Savills: Q1 industrial take-up stalls

Published: 14. 05. 2024

Someone’s applied the brakes to the Czech industrial sector juggernaut that Covid unleashed. Seen through the prism of vacancy, it’s not so dramatic. Nationwide, vacancy rose 52 bps to 2.5%, which amounts to a bit more than 300,000 sqm. But while that’s hardly a scary number, as Ondřej Miček notes in a new Savills report, it‘s the third straight quarterly increase. What’s remarkable is the fall to just 196,000 sqm of take-up as it’s the lowest quarterly leasing result since 2011. Net take-up for Q1 was 114,000 sqm, 55% down from Q1 2023.

Data source: Savills

The industrial pipeline hasn’t suffered yet, however, with 1.5 million sqm (a new record) currently under construction. Just over half of that igure is being built on a speculative basis. But deliveries fell 39% from Q4 2023 to 155,500 sqm, with the busiest region being the Karlovy Vary submarket (60,600 sqm). While this sounds like a recipe for lots of vacant space, Miček reports that these speculative developments “are often put on hold once they reach the shell & core stage and this is keeping the vacancy rate low.”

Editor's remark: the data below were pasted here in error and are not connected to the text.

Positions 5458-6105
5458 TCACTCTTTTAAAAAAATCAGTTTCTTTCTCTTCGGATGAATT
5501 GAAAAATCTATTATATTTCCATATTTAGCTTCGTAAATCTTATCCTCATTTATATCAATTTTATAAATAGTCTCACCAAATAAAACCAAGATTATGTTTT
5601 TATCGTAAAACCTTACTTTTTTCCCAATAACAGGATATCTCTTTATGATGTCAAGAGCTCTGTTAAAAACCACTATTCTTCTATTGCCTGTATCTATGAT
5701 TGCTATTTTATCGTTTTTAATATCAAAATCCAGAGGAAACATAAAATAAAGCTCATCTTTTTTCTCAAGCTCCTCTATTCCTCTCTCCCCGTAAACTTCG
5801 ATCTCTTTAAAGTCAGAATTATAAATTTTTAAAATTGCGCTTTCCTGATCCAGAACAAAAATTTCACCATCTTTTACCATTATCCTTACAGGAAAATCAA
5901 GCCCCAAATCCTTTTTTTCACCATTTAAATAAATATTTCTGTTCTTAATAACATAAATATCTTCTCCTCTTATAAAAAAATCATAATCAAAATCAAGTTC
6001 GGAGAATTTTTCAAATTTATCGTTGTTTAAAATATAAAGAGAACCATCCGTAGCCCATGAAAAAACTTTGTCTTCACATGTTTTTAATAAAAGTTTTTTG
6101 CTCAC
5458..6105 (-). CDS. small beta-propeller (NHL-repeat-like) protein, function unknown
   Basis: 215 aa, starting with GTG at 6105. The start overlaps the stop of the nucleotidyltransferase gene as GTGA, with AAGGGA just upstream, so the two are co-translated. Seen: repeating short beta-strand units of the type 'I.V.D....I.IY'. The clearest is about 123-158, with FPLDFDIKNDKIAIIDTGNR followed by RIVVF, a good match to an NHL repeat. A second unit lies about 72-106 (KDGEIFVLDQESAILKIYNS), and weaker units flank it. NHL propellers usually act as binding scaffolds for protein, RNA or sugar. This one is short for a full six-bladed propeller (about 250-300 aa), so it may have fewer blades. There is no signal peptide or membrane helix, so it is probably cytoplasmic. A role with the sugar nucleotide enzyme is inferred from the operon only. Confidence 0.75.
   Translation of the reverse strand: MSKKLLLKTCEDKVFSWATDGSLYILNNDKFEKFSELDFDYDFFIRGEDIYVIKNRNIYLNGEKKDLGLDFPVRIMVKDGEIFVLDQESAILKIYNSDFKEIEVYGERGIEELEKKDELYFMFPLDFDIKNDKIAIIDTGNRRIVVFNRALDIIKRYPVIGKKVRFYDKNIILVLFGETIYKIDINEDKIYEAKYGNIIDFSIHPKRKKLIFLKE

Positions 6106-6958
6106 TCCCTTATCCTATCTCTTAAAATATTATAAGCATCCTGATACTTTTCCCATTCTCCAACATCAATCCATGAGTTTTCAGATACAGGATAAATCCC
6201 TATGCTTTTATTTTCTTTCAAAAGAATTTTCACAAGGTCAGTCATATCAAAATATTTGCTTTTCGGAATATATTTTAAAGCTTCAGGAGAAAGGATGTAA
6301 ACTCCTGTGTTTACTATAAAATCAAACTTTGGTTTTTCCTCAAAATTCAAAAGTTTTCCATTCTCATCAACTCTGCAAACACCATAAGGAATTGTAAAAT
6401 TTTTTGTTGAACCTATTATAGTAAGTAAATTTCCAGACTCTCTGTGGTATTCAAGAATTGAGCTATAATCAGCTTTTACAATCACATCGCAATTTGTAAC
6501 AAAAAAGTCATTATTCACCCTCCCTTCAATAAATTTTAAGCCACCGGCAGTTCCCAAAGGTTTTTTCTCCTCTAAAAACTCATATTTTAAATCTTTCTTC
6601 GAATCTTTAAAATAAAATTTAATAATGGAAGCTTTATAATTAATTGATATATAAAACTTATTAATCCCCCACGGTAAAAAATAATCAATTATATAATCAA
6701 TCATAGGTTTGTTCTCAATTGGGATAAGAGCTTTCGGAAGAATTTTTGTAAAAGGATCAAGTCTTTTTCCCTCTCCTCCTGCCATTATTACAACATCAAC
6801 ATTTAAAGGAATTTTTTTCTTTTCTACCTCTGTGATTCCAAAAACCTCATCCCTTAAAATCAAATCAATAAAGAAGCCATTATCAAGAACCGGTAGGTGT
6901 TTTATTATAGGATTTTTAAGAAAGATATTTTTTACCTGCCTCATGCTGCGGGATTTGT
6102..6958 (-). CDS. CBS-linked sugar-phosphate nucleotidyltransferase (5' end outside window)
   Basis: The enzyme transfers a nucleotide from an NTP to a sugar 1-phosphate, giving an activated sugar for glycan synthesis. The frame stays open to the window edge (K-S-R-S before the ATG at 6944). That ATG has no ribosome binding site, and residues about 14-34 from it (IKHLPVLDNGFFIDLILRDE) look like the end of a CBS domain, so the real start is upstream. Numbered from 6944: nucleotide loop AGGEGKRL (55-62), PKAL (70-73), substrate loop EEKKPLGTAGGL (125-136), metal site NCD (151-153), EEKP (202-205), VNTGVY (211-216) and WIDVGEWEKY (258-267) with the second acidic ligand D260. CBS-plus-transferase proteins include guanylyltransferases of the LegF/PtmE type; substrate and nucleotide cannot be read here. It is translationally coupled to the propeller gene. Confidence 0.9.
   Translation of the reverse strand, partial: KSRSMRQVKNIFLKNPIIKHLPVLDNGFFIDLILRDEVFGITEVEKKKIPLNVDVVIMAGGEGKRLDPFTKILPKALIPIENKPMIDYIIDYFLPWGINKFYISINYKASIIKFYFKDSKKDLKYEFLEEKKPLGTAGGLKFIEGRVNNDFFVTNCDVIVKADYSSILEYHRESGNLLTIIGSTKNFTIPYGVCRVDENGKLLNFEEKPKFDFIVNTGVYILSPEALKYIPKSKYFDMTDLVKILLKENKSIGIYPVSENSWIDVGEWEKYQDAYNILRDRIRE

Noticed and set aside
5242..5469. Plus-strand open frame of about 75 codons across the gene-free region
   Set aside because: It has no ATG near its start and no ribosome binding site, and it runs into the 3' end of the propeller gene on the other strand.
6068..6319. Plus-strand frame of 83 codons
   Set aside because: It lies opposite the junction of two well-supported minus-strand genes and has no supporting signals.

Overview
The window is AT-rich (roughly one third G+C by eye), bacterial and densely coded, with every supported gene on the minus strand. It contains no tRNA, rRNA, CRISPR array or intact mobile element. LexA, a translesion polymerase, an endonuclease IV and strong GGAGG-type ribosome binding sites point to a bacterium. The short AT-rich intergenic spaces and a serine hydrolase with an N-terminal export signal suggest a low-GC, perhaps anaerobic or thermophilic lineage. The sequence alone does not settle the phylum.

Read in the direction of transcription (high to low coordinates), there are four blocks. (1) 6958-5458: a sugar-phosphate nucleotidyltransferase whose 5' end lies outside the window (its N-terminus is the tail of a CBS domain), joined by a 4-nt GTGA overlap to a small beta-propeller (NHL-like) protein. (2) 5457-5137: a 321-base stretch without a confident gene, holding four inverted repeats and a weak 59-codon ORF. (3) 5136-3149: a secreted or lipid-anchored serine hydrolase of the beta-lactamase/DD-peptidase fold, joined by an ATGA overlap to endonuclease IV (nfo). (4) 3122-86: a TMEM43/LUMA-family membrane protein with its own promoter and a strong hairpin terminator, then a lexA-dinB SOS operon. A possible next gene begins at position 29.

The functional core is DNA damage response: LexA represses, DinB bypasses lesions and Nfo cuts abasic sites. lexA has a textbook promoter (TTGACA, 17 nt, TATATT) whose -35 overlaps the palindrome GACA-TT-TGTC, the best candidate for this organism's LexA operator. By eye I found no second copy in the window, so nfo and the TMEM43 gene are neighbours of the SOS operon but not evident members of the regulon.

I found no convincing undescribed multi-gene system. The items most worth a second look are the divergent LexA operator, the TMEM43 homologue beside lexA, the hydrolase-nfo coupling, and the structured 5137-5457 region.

Moreover, 54% of the quarter’s take-up was made up of pre-leases. After growing by leaps and bounds during Covid, headline rents around Prague were flat at the beginning of the year, ranging from €7.25 to €7.50 per sqm/month (for 5,000 sqm units). Landlords are offering 2-4 rent-free months for 5-year deals, though incentives are generally higher in regional submarkets.

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